ORANGE COUNTY, Fla. — Two kids drowned in retention ponds in only the month of November. These kinds of occurrences, according to Orange County Fire Rescue, are avoidable. While some retention ponds in Central Florida have barricades surrounding them, many do not, and they are extremely dangerous.
It’s quite quiet when people are drowning, according to assistant fire marshal Inez Pressler. It doesn’t make a lot of noise. None of them are shouting. They’re not yelling at you. The splash is not that large. It usually keeps quiet. The top cause of mortality for kids between the ages of one and four is drowning, according to Safe Kids Worldwide.
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“My worst fear is drowning, and my daughter is 10 years old. I can’t emphasize enough how crucial taking swimming lessons is, according to Ashley Gipson, the OCFR’s public relations representative. Children’s swim instruction and water safety are provided by OCFR in collaboration with the Children’s Safety Village, particularly during the summer. Children are taught survival swimming skills, such as swimming on their backs and how to reach the pool’s edge.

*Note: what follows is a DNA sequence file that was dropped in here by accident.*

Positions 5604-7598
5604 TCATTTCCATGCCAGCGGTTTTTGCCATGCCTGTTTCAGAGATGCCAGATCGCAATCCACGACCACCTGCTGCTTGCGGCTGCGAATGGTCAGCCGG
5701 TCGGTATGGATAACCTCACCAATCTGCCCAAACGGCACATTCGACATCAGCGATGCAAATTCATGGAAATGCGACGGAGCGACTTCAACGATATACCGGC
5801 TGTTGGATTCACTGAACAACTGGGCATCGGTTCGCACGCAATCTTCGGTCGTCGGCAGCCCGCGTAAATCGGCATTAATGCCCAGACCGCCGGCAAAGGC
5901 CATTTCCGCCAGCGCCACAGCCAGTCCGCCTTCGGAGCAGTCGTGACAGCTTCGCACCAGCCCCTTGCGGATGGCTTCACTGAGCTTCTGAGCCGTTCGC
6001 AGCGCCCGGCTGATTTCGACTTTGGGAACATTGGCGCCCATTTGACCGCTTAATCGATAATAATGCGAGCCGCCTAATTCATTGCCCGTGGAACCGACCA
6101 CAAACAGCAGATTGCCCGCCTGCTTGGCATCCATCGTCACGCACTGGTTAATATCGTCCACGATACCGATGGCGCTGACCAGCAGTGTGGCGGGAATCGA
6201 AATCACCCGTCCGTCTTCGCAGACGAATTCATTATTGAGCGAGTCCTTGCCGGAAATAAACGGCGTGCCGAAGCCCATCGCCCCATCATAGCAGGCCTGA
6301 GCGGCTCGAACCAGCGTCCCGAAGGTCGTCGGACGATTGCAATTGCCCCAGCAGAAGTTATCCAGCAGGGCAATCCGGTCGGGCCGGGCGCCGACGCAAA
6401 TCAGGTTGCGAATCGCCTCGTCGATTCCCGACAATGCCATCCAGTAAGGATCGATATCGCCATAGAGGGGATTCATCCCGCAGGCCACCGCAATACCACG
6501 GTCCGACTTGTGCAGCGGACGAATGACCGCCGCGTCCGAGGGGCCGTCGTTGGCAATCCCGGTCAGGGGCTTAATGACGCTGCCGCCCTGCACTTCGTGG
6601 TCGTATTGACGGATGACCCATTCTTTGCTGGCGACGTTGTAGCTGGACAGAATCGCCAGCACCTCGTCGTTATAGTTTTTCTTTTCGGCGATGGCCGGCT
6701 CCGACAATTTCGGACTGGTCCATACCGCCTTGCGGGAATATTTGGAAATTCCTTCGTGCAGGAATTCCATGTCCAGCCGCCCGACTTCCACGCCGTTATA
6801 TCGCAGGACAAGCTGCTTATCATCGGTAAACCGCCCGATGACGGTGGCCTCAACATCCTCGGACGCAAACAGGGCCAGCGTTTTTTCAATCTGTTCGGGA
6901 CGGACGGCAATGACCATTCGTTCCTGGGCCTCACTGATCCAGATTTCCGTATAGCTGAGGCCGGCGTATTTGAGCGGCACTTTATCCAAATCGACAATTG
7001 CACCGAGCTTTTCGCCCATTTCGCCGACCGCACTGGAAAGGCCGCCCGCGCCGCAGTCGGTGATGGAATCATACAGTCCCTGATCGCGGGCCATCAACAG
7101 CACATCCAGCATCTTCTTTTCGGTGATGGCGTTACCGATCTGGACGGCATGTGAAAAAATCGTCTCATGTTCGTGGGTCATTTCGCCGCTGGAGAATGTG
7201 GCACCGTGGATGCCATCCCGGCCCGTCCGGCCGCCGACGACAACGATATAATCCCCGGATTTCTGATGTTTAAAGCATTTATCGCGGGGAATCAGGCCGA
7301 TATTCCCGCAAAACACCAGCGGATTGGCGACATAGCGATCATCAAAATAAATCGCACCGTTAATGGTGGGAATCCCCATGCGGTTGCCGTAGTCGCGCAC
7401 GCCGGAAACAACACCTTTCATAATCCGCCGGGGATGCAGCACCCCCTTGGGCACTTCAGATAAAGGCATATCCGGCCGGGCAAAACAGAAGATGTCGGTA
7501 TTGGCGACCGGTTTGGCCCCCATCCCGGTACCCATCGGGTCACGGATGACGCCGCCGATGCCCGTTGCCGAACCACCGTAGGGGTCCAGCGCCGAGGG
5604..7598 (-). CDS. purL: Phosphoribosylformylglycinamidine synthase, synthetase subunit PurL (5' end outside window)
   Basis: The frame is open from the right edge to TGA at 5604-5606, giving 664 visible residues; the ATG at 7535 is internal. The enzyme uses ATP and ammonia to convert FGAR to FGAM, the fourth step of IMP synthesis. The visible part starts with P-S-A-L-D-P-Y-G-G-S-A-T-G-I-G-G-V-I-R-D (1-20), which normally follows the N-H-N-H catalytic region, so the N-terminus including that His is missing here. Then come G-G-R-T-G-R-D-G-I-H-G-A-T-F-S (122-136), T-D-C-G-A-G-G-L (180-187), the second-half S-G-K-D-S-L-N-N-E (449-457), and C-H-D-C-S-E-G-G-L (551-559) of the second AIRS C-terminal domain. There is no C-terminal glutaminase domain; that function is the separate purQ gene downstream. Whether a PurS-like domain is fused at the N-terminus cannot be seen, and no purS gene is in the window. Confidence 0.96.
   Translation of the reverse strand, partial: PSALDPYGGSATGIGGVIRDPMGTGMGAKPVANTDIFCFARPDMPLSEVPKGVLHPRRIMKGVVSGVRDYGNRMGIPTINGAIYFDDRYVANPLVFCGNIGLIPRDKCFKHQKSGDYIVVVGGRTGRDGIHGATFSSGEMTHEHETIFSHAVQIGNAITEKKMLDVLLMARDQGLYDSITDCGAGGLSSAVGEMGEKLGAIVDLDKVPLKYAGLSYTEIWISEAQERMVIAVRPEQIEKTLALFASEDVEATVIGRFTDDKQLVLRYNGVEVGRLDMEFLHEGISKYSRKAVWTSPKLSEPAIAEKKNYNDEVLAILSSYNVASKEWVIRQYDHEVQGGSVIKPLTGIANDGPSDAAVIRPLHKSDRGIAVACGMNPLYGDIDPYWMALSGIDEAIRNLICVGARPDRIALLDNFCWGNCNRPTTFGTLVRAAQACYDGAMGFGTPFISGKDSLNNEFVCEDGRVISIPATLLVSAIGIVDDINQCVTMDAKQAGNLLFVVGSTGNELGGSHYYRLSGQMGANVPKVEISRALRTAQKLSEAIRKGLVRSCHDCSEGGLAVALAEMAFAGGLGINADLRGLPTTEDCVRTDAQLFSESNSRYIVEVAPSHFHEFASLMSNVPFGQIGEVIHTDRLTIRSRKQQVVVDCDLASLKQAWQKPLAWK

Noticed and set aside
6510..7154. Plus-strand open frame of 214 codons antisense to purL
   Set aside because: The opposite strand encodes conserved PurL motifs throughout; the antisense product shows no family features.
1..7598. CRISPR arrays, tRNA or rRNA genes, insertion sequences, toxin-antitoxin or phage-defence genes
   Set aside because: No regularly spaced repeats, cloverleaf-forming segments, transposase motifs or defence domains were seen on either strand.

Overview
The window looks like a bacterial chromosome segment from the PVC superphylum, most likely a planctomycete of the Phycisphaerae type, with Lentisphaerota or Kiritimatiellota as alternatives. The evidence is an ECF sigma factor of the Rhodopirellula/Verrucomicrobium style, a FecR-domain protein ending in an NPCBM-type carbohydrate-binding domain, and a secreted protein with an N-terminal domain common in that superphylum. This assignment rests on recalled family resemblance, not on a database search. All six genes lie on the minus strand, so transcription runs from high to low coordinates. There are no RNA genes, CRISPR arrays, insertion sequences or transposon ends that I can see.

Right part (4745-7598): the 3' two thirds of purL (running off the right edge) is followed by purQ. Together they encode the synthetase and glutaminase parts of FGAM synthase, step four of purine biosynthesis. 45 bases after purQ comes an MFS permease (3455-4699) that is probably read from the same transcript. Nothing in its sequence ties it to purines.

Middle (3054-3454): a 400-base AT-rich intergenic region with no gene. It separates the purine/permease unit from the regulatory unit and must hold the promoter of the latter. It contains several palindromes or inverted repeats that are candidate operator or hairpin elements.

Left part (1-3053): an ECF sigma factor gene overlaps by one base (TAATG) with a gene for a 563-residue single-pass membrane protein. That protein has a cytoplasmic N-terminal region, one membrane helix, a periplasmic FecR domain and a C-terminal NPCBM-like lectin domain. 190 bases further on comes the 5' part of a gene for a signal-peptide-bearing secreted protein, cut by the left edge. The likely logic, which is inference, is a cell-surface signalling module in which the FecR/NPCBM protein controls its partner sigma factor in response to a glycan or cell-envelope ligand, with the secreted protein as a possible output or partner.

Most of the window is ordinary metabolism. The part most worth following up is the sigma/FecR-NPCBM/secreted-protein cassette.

Actively watching your children is one of the most crucial pieces of advice experts offer for parents. No, Pressler responded, “I mean watching them while you’re still on your phone, continuously. I mean watching them while they’re anywhere near water.” Any body of water can pose a risk, according to experts, including buckets of water, retention ponds, and pools.
“If you have these risks, make sure the windows and doors have high locks and alarms or some other type of chime so you know when they are opening and closing. Additionally, people must watch out for pet doors, according to Pressler. The pool, spa, bathtub, or any other body of water close to the home should be the first location to search if a child goes missing, according to experts. Visit the Children’s Safety Village and the Orange County government for further information on water safety and drowning prevention advice.